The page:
It remains to speak of the man who may truly be described as the central figure among his literary contemporaries. Pieter Cornelisz Hooft (1583-1647) was indisputably the first man of letters of his time. He sprang from one of the first families of the burgher-aristocracy of Amsterdam, in which city his father, Cornelis Pietersz Hooft, filled the office of burgomaster no less than thirteen times. He began even as a boy to write poetry, and his strong bent to literature was deepened by a prolonged tour of more than three years in France, Germany and Italy, almost two years of which were spent at Florence and Venice. After his return he studied jurisprudence at Leyden, but when he was only twenty-six years old he received an appointment which was to mould and fix the whole of his future career. In 1609 Prince Maurice, in recognition of his father’s great services, nominated Hooft to the coveted post of Drost, or Governor, of Muiden and bailiff of Gooiland. This post involved magisterial and administrative duties of a by-no-means onerous kind; and the official residence of the Drost, the “High House of Muiden,” an embattled feudal castle with pleasant gardens, lying at the point where at no great distance from Amsterdam the river Vecht sleepily empties itself into the Zuyder Zee, became henceforth for thirty years a veritable home of letters.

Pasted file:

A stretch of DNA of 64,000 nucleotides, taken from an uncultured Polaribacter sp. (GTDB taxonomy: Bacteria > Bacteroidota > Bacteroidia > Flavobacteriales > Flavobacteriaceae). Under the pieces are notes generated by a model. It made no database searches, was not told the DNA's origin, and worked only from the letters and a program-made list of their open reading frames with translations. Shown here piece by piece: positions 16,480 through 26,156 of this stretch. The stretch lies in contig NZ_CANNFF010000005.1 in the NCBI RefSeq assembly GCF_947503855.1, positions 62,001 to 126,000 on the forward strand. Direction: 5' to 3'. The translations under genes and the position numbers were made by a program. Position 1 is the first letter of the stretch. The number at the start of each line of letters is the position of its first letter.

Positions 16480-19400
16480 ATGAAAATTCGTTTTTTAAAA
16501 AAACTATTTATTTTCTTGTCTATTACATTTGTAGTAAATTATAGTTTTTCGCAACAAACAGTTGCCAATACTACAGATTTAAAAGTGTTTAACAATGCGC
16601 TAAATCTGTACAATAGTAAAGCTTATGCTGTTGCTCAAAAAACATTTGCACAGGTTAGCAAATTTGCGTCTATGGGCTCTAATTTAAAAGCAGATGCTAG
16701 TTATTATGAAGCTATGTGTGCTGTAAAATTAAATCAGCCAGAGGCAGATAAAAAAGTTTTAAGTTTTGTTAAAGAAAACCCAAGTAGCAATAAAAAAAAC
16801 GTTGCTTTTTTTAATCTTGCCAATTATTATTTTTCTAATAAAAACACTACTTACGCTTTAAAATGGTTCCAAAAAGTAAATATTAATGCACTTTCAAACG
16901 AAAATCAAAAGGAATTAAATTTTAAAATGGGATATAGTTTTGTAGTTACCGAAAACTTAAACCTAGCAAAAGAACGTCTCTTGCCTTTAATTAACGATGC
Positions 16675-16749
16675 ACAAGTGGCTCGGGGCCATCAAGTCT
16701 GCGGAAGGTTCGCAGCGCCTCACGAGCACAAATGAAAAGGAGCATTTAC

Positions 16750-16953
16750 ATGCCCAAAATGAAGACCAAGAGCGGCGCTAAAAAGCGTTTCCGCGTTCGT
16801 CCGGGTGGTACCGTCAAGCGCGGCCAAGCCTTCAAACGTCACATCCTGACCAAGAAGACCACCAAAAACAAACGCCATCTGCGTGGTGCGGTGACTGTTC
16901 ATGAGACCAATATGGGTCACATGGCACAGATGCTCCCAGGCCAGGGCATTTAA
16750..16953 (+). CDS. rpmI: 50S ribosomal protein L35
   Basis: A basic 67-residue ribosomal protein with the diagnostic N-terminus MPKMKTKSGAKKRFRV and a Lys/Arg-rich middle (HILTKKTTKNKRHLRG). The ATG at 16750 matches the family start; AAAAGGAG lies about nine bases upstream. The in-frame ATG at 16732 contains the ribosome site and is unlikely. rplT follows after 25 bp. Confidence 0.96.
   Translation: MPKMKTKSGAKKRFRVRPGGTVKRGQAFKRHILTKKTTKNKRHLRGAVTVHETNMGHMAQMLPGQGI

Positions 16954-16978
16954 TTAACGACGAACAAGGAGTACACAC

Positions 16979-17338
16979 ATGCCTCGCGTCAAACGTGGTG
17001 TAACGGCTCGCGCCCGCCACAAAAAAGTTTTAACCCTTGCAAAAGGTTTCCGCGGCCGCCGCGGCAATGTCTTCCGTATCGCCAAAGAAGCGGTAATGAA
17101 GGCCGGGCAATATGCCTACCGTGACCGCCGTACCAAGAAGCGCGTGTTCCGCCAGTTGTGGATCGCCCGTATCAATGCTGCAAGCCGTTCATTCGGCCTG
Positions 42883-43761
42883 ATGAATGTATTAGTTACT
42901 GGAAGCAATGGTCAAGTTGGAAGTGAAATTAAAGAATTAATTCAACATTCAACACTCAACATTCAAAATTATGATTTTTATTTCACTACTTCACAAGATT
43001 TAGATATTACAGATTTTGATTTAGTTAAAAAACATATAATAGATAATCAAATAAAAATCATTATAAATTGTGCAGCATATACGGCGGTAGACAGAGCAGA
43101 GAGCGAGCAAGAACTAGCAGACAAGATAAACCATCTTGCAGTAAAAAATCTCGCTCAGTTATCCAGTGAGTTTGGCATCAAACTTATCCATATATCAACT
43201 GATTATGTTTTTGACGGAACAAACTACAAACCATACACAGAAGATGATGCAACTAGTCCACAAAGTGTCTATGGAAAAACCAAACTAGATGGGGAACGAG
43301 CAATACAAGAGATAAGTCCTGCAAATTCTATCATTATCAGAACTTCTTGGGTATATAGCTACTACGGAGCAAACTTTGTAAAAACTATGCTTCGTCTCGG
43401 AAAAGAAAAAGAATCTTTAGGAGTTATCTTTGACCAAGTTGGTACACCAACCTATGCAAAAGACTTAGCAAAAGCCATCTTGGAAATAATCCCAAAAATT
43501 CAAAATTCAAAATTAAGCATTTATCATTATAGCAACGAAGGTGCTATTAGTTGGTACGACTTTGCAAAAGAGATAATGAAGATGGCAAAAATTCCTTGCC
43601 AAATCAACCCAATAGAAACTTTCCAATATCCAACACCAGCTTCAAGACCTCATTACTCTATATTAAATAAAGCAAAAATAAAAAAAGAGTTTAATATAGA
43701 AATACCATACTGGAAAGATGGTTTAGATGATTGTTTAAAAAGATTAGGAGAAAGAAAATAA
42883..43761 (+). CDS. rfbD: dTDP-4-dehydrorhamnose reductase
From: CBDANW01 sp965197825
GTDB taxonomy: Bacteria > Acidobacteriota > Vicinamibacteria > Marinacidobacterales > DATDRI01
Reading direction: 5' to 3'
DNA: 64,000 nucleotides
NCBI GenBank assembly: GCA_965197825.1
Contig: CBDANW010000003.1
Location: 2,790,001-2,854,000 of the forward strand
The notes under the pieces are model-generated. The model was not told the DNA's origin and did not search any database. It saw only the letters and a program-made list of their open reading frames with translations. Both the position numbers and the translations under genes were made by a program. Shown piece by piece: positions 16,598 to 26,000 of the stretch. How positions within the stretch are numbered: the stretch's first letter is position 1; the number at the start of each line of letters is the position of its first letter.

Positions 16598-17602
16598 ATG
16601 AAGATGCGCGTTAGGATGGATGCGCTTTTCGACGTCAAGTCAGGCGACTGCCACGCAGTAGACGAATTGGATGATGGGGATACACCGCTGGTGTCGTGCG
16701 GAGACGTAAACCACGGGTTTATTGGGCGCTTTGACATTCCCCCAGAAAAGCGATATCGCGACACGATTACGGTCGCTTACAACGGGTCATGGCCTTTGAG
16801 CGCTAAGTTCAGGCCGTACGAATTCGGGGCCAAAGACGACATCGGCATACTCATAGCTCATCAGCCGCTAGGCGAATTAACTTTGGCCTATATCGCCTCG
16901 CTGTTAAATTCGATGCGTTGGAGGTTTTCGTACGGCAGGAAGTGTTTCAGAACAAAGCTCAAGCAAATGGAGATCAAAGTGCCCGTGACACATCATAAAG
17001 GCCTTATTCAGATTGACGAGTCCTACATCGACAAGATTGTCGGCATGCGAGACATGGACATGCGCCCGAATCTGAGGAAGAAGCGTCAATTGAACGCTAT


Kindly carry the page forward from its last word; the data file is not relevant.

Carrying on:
Hooft’s literary life may be divided into two portions. In the decade after his settlement at Muiden, he was known as a dramatist and a writer of pretty love songs. His dramas–Geerard van Velzen, Warenar and Baeto–caught the popular taste and were frequently acted, but are not of high merit. His songs and sonnets are distinguished for their musical rhythm and airy lightness of touch, but they were mostly penned, as he himself tells us, for his own pleasure and that of his friends, not for general publication. There are, nevertheless, charming pieces in the collected edition of Hooft’s poems, and he was certainly an adept in the technicalities of metrical craft. But Hooft himself was ambitious of being remembered by posterity as a national historian. He aimed at giving such a narrative of the struggle against Spain as would entitle him to the name of “the Tacitus of the Netherlands.” He wished to produce no mere chronicle like those of Bor or Van Meteren, but a literary history in the Dutch tongue, whose style should be modelled on that of the great Roman writer, whose works Hooft is said to have read through fifty-two times. He first, to try his hand, wrote a life of Henry IV of France, which attained great success. Louis XIII was so pleased with it that he sent the author a gold chain and made him a Knight of St Michael. Thus encouraged, on August 19, 1628, Hooft began his Netherland Histories, and from this date until his death in 1647 he worked ceaselessly at the magnum opus, which, beginning with the abdication of Charles V, he intended to carry on until the conclusion of the Twelve Years’ Truce. He did not live to bring the narrative further than the end of the Leicester régime. In a small tower in the orchard at Muiden he kept his papers; and here, undisturbed, he spent all his leisure hours for nineteen years engaged on the great task, on which he concentrated all his energies. He himself tells us of the enormous pains that he took to get full and accurate information, collecting records, consulting archives and submitting every portion as it was written to the criticism of living authorities, more especially to Constantine Huyghens and through him to the Prince of Orange himself. Above all Hooft strove, to use his own words, “never to conceal the truth, even were it to the injury of the fatherland"; and the carrying-out of this principle has given to the great prose-epic that he wrote a permanent value apart altogether from its merits as a remarkable literary achievement. And yet perhaps the most valuable legacy that Hooft has left to posterity is his collection of letters. Of these a recent writer[7] has declared “that, though it could not be asserted that they [Hooft’s letters] threw into the shade the whole of the rest of Netherland literature, still the assertion would not be far beyond the mark.” They deal with every variety of subject, grave and gay; and they give us an insight into the literary, social and domestic life of the Holland of his time, which is of more value than any history.